NR: "We've just received some breaking news..."

Length: 2:47

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What was planned as another update on the bombings of Christian churches starts out with some breaking news of an attempted bombing targeting US Ambassador Christopher Hill.

TOM FOREMAN: Over in Iraq, a series of church bombings has rocked Baghdad, six in 24 hours. We're getting reports of some deaths, many injuries, let's go right to CNN's Michael Ware who is in the capital city. Michael, what do you know?

MICHAEL WARE, CNN CORRESPONDENT: Well, Tom, before we come to the series of church bombings, let me just tell you we have just received some breaking news. A roadside explosive detonated this afternoon near the convoy of the U.S. ambassador, Christopher Hill. U.S. embassy spokespeople have confirmed that an explosion did detonate near the ambassador's convoy in southern Iraq.

I can tell you that from information we are receiving, it was in the southern province of Dikar, which is traditionally being controlled by Iranian-backed militias. The U.S. embassy says that no embassy officials were hurt, however, an investigation is now under way.

Now, that happened sometime today. But as you said, Tom, this evening, we've had five bombings at different churches here in Baghdad, all within a space of about three hours. That brings to a total of six church bombings in 24 hours, in all of which, four people were killed and 32 were wounded. Tom.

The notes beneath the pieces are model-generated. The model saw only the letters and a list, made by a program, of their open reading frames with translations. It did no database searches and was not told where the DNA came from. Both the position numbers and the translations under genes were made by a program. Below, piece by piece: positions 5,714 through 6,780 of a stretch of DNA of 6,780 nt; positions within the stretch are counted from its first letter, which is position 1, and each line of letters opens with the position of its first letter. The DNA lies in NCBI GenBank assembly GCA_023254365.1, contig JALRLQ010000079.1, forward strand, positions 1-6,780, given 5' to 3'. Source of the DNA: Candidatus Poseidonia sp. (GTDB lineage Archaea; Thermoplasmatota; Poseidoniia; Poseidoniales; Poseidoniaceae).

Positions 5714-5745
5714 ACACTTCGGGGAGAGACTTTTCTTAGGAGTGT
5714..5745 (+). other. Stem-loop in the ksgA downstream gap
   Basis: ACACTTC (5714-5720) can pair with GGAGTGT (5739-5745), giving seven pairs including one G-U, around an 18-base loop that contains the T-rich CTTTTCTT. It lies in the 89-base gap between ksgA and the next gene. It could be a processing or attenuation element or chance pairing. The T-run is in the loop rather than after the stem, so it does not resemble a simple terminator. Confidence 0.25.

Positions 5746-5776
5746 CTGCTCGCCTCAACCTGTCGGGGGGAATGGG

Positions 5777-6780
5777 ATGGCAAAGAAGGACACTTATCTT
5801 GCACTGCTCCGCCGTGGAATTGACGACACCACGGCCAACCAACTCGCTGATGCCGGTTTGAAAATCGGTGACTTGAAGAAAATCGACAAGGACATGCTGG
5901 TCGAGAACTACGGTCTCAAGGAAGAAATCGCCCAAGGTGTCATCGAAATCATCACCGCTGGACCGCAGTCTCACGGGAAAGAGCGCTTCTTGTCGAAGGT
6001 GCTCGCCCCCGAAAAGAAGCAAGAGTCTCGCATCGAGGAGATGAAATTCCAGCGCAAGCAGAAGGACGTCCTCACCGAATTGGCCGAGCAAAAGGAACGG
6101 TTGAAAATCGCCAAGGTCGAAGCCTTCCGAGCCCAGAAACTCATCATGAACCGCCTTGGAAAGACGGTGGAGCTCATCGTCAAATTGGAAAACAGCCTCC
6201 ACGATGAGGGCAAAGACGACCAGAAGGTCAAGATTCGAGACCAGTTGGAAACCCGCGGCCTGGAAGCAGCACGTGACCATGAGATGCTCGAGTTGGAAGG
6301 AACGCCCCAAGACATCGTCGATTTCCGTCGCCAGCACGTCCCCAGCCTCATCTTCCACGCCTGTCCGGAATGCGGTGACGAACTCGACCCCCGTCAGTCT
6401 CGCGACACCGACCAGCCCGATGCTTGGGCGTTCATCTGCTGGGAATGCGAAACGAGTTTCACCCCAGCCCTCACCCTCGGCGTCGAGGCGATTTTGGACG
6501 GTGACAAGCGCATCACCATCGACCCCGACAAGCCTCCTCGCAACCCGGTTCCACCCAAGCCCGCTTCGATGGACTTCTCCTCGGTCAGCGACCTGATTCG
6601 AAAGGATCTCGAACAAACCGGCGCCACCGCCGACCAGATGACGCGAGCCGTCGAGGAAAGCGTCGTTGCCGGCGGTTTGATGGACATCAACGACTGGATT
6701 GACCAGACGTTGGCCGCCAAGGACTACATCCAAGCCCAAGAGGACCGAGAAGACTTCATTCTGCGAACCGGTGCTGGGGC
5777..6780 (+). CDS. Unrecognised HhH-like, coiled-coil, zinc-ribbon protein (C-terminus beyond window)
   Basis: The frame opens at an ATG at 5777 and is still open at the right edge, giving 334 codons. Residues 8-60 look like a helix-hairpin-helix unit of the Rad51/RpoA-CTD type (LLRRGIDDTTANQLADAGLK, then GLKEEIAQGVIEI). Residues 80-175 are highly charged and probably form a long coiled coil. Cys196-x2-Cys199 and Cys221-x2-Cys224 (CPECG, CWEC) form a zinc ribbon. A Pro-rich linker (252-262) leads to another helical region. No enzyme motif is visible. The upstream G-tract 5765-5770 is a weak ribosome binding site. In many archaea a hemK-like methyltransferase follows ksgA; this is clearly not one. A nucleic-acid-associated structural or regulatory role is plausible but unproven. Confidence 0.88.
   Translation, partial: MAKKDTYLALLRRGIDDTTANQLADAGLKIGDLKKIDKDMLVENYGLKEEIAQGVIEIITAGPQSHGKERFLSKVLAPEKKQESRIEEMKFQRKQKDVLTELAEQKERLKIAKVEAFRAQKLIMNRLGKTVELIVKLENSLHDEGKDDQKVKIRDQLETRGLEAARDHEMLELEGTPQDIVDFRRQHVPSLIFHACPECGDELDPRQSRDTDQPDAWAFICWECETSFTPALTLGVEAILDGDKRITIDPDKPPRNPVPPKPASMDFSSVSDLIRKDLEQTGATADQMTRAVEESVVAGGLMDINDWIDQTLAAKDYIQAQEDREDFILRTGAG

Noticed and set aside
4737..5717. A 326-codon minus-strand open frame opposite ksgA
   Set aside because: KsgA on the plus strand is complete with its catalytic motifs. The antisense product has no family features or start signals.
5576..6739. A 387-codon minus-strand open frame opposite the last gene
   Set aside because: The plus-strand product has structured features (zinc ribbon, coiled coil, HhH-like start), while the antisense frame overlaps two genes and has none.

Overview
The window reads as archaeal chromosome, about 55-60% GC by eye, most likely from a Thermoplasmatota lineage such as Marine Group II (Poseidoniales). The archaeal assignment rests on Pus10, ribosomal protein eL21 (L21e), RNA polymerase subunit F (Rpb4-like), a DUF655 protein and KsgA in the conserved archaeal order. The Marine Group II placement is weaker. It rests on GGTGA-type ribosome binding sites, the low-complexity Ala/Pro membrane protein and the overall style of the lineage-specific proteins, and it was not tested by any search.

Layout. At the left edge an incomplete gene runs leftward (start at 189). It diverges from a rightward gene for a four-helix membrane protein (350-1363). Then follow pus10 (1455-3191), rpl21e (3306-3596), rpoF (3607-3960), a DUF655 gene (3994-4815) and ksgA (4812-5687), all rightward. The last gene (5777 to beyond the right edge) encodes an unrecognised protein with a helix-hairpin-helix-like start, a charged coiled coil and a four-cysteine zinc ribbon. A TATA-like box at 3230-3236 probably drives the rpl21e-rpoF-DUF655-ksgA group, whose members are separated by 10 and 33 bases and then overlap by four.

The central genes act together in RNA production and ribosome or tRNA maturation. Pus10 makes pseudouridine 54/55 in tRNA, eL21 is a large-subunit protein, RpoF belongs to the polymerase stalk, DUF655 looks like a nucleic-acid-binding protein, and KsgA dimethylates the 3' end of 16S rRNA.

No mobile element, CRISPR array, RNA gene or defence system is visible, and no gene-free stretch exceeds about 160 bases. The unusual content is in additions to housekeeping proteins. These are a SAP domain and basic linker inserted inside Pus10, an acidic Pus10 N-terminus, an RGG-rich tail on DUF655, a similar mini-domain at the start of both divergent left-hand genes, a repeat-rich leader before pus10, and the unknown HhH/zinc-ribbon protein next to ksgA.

FOREMAN: What else do you know about those roadside bombing you mentioned at the top there, Michael? This is disturbing news, no doubt. When they say it was near the convoy, do we have any idea how near and how hot has that region been up to this point?

WARE: That's a very good question, Tom. Firstly, we don't know any further details than that. We just literally received the confirmation from the U.S. embassy just moments before I went to air.

However, I can tell you about that province. That's a southern province that, by and large, except for particular Shia uprisings, mainly by the Mehdi Army, has been an area that has been relatively quiet for the U.S. military throughout the course of the war. It certainly hasn't been as restive as say, western Anbar province that al-Qaeda controlled. And it certainly hasn't been like Diyala province, to the north of Baghdad.

It's a province like much of the south that militarily in terms of attacks on coalition forces, was relatively stable, largely because unlike in the west and to the north, al Qaeda has not been able to operate with freedom of movement because it's a an area that essentially been monopolized by Iranian-backed militias. So the fact that an explosive has detonated near the U.S. ambassador's convoy in an area like that poses some open-ended questions, to say the least. Tom?

FOREMAN: All right. Michael, we will be checking back in with you throughout the hour to see what is going on over there and you will be all over it. Thanks so much, Michael.